Hackers redirected visitors to a malicious site until the agency took the infected site down.

J. Nicholas Hoover, Senior Editor, InformationWeek Government

May 5, 2010

2 Min Read

A Department of Treasury Web site hosted by a third party was hacked on Monday, for a short while redirecting visitors to a malicious site in Ukraine and later tracking IP addresses before the Department of Treasury took the site offline.

The main Web site of the Treasury division that prints U.S. paper currency, the Bureau of Engraving and Printing, remained down as of Wednesday morning, presenting would-be visitors with a 404 "not found" error at each of the four URLs that point to the page, bep.gov, bep.treas.gov, moneyfactory.gov, and moneyfactory.com.

The hack was first noticed Monday by anti-malware company AVG, whose chief research officer Roger Thompson said in a blog that the hack was an indication that "anyone can get hacked."

Cisco's ScanSafe tracked the attack to a Web site that attempts to exploit numerous vulnerabilities in Adobe Reader, Adobe Acrobat, Internet Explorer, Microsoft Office, Symantec AppStream, and other applications, and said that the malicious site has targeted sites hosted by Network Solutions and GoDaddy.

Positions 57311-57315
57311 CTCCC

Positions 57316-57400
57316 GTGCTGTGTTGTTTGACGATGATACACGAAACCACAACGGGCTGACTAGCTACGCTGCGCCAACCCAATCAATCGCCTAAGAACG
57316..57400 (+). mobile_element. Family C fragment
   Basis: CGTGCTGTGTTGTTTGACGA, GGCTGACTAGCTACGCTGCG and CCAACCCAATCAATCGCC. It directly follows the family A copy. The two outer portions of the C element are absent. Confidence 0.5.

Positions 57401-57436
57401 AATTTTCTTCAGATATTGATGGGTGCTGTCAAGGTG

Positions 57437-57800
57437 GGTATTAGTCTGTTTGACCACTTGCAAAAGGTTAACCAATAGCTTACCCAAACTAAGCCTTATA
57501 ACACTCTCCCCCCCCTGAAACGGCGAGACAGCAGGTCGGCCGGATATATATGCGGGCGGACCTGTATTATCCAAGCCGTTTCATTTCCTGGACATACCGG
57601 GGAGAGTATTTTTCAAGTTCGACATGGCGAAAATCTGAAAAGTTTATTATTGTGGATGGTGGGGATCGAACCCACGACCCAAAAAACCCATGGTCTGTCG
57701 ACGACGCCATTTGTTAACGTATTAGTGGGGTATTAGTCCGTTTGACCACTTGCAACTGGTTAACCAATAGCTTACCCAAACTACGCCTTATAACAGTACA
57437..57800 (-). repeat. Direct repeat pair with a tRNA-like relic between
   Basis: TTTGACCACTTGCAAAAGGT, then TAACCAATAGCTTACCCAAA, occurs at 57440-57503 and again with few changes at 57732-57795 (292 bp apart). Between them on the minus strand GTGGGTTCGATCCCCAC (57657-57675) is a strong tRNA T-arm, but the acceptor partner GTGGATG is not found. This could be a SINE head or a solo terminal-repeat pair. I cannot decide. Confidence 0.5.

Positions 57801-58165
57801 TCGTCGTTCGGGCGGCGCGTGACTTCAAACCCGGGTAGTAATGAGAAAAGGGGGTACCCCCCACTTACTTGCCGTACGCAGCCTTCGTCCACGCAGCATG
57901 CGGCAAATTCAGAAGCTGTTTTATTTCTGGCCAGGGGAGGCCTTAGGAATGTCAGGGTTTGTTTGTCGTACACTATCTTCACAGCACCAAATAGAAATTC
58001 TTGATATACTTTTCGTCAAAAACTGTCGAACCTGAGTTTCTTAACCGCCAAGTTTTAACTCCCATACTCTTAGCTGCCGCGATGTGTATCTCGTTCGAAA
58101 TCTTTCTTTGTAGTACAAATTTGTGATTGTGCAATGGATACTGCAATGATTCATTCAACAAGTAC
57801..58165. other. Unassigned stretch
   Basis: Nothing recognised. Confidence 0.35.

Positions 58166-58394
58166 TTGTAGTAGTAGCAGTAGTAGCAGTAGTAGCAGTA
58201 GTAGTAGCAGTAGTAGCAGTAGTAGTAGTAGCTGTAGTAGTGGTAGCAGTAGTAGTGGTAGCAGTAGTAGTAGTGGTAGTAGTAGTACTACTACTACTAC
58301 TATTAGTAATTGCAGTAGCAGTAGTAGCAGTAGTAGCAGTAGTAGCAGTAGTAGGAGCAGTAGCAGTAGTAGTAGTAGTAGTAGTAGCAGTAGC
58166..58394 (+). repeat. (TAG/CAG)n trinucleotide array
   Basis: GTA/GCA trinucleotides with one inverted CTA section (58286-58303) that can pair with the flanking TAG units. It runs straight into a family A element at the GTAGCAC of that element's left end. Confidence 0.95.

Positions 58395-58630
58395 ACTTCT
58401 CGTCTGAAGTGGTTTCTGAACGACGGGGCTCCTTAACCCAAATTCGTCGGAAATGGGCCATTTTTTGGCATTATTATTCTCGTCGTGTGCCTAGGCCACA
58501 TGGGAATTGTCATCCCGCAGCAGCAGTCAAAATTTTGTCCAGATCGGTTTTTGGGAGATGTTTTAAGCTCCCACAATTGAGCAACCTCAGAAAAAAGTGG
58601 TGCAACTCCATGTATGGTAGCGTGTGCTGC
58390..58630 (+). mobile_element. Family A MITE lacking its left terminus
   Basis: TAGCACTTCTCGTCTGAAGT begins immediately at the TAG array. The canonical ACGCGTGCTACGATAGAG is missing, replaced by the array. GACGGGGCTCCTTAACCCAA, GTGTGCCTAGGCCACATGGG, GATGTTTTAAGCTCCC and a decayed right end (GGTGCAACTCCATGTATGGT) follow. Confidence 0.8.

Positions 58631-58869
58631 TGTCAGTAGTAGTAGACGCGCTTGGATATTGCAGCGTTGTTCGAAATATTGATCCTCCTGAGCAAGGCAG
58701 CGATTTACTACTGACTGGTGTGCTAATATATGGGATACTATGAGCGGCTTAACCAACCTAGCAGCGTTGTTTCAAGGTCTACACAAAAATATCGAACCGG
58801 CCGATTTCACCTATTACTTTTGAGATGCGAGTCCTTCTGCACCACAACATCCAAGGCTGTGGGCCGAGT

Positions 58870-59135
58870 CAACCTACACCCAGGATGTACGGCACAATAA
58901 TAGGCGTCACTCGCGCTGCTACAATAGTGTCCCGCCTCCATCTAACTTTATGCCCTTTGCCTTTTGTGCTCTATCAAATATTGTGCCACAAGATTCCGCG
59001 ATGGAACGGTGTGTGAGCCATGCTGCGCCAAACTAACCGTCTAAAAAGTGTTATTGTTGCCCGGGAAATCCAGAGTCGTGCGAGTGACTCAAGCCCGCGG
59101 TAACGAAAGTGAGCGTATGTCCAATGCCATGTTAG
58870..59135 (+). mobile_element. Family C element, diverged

The Department of Treasury did not identify the provider that hosted the Bureau of Engraving and Printing Web site, but did acknowledge in a statement that it "entered the cloud computing arena last year."

The attack is bound to raise concerns about federal agencies' abilities to secure data hosted by third-party service providers. Security remains one of the biggest concerns in government circles as the Obama administration makes an aggressive push for federal agencies to begin adopting cloud computing services. The attack may also be used as a tool by legislators and policy makers to demand tighter security requirements.

It's unclear when the bureau's Web site will go back online, but the agency said that it is "aware of the remediation steps required to restore the site and is currently working toward resolution."

About the Author(s)

J. Nicholas Hoover

Senior Editor, InformationWeek Government

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